Chinese designer Yang Liu moved to Berlin at the age of 13 and experienced the usual shock adapting to life in a new culture. She later channeled her expatriate insights into a series of pictograms in her first book, East Meets West, released in German in 2007.
This month, East Meets West is being published in English (like Liu’s second book, Man Meets Woman, a pictogram-based shorthand answer to Men Are From Mars, Women Are From Venus, published last year).
In the book’s introduction, Liu writes that moving from Beijing to Berlin challenged her notions of social customs, fundamental ways of thinking, and more. “There were countless times when I was variously confused, surprised, annoyed and shocked,” she writes, “or when I simply had to laugh. Only years later was I able to see and understand many of these situations from both sides.”
Liu kept a record of those major and minor differences in the form of sketches that she later turned into pairs of pictograms, with red symbolizing China and blue for the West (the spreads read from left to right as west meets east).
“With my personal visual diary, I hope to help other people avoid some of the stumbling blocks to communication between cultures,” Liu writes, “and make it easier for them to arrive at the essence of communication—the exchange between individuals—as far as possible without misunderstandings.”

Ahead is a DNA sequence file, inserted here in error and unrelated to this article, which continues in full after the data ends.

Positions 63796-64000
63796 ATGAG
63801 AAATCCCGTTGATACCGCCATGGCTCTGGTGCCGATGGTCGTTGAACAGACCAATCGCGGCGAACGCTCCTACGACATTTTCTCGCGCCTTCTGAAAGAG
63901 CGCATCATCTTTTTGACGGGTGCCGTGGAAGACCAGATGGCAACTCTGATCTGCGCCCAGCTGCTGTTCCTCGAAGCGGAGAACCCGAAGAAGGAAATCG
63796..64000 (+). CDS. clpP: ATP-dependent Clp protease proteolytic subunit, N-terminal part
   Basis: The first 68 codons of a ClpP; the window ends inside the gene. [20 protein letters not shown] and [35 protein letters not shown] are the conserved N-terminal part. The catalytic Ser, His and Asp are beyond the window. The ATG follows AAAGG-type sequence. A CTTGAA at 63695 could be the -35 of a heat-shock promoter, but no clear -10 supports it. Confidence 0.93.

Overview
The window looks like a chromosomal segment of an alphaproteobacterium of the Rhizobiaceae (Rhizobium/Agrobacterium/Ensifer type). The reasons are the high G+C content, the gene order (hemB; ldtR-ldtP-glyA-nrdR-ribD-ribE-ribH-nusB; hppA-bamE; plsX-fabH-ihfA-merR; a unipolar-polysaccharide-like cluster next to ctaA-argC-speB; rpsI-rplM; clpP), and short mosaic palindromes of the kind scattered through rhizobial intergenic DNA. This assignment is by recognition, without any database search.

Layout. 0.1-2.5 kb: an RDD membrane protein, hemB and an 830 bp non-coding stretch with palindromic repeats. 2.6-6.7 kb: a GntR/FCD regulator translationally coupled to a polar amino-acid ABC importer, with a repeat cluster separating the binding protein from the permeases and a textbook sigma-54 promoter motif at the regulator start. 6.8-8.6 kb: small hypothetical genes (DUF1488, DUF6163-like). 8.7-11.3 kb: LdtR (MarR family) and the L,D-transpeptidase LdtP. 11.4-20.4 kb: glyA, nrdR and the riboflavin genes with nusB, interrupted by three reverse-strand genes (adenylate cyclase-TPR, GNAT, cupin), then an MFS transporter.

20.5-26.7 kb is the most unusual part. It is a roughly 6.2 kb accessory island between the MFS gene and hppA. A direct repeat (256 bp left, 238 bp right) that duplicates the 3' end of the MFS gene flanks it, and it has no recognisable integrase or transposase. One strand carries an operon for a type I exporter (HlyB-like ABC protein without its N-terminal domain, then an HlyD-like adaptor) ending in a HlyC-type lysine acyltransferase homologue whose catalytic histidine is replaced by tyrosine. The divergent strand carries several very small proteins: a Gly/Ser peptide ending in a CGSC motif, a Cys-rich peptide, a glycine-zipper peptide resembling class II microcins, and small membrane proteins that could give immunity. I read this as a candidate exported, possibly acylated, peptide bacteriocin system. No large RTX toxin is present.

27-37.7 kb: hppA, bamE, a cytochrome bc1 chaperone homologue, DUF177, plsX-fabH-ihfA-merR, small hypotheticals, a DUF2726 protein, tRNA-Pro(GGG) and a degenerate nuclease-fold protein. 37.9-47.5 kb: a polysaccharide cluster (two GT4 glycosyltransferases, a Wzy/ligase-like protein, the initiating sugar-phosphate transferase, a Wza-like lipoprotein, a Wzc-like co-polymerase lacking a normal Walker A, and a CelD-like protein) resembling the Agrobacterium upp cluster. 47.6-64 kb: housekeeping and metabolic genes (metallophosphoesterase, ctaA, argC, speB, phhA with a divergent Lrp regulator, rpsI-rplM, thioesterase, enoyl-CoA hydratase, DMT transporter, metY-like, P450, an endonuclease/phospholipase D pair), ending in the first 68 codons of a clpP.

Liu examines the contrasting ways in which people from different cultures express emotions and opinions, deal with problems, perceive time, function in relation to the self and the community, view the place of children and elders, choose heroes, and spend their leisure time. Through these personal observations of the differences between life in China and Germany, she creates a set of universal flash cards about the contrasting behaviors and beliefs that shape individual and collective lives in our ever smaller world where cultural differences nevertheless loom large.
A pictogram might never be worth a thousand words when it comes to capturing the nuances of the differences between men and women or Eastern and Western cultures, and it’s easy to dismiss Liu’s work as graphic illustrations of cross-cultural clichés. But her popular, award-winning, conversation-starting work has been featured in exhibitions in 20 countries, and Liu writes that she has received letters from readers in China, the U.S., Brazil, Iran, India, Zimbabwe, and many parts of the world that show “how many people are grappling acutely with the same questions in our global age.”